A Pattern of Medical Neglect in ICE Detention Centers Has Immigrants and Advocates on Alert
Nooses constructed from bedsheets hanging in cells. Tooth decay. Inadequate, or delayed, medical care. These are just some of the conditions uncovered in a surprise inspection of Adelanto ICE Processing Center, according to a new report from the Department of Homeland Security Inspector General.
One detainee is said to have lost multiple teeth after waiting more than two years to have cavities filled. A dentist reportedly recommended that detainees concerned about their oral health use string from their socks to floss their teeth, if they could not afford dental floss. (An ICE spokesperson responded that “ICE is concerned by the OIG’s findings” but went on to say that some of these findings lack context.)
The conditions reported in Adelanto are not isolated, and they aren’t new. For years, ICE detainees and their advocates have complained of sub-standard medical care and medical neglect in ICE detention. Medical abuse and neglect may end in death for immigrant detainees.
“Inadequate medical care is part and parcel of the system,” Alan Dicker of the Detained Migrant Solidarity Committee (DMSC) in El Paso, Texas, tells Brit + Co of ICE detention. There are currently around 30,000 people in immigrant detention facilities in the US, according to the Global Detention Project.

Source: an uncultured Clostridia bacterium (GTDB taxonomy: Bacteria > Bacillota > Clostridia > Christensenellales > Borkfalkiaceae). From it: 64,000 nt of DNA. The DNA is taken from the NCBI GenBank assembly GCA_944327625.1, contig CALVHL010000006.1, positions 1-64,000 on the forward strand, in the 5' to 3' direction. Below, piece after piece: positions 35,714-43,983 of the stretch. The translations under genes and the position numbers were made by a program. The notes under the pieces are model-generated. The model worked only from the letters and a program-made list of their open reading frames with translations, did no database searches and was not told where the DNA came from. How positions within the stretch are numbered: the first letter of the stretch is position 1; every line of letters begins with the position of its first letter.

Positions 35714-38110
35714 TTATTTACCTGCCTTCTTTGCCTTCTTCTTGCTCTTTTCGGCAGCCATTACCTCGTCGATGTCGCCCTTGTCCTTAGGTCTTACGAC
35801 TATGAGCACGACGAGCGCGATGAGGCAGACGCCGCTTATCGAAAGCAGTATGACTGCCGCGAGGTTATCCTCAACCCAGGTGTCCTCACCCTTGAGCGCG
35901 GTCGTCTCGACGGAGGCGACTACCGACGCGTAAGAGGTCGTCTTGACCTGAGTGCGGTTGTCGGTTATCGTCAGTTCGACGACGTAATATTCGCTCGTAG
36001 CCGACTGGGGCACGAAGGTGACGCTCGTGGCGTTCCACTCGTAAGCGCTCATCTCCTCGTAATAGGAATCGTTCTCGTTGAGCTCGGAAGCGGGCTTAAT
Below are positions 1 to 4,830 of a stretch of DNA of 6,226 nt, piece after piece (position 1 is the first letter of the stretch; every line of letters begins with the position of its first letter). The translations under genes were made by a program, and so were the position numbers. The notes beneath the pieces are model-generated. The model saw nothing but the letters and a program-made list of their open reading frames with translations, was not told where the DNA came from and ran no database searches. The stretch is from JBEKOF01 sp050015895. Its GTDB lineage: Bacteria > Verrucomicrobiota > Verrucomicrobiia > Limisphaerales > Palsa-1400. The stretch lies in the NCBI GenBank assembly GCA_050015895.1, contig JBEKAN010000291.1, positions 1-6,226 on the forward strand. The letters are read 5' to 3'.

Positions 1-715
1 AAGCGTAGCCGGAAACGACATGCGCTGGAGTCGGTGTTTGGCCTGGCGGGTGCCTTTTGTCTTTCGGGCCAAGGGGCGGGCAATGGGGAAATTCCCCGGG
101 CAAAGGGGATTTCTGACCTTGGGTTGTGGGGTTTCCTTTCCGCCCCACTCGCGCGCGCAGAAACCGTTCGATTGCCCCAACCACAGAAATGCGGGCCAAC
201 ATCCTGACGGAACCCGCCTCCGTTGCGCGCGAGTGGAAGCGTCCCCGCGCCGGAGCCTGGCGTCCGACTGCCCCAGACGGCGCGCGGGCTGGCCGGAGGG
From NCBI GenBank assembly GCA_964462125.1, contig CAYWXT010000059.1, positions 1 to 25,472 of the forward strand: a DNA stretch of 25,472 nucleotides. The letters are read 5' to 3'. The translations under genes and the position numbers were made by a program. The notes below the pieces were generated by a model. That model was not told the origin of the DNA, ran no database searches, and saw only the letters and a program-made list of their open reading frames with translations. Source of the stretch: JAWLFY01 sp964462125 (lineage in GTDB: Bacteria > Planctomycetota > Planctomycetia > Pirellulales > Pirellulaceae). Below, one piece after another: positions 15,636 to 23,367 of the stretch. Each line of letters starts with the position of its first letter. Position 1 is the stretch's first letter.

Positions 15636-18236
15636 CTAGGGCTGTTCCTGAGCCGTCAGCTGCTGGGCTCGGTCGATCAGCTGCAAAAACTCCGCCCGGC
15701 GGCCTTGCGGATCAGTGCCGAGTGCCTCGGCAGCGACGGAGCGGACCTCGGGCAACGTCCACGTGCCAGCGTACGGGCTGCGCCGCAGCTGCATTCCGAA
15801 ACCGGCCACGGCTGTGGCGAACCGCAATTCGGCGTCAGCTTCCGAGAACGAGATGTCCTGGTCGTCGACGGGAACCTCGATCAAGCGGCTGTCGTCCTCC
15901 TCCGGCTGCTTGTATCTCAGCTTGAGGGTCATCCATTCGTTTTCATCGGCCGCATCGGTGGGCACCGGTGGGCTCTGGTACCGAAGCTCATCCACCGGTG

Recentreports from Human Rights Watch document “serious lapses in health care that have led to severe suffering and at times the preventable or premature death of individuals held in immigration detention facilities in the United States.”
Such “lapses” include a lack of sufficient care for Raul Ernesto Morales-Ramos, who died of cancer in ICE detention in 2015; though he exhibited symptoms and even “begged” for treatment, a nurse only gave him ibuprofen, according to a HRW report. The same report says that ICE failed to address vision issues in another detainee, who became legally blind, likely as a result of the lack of care.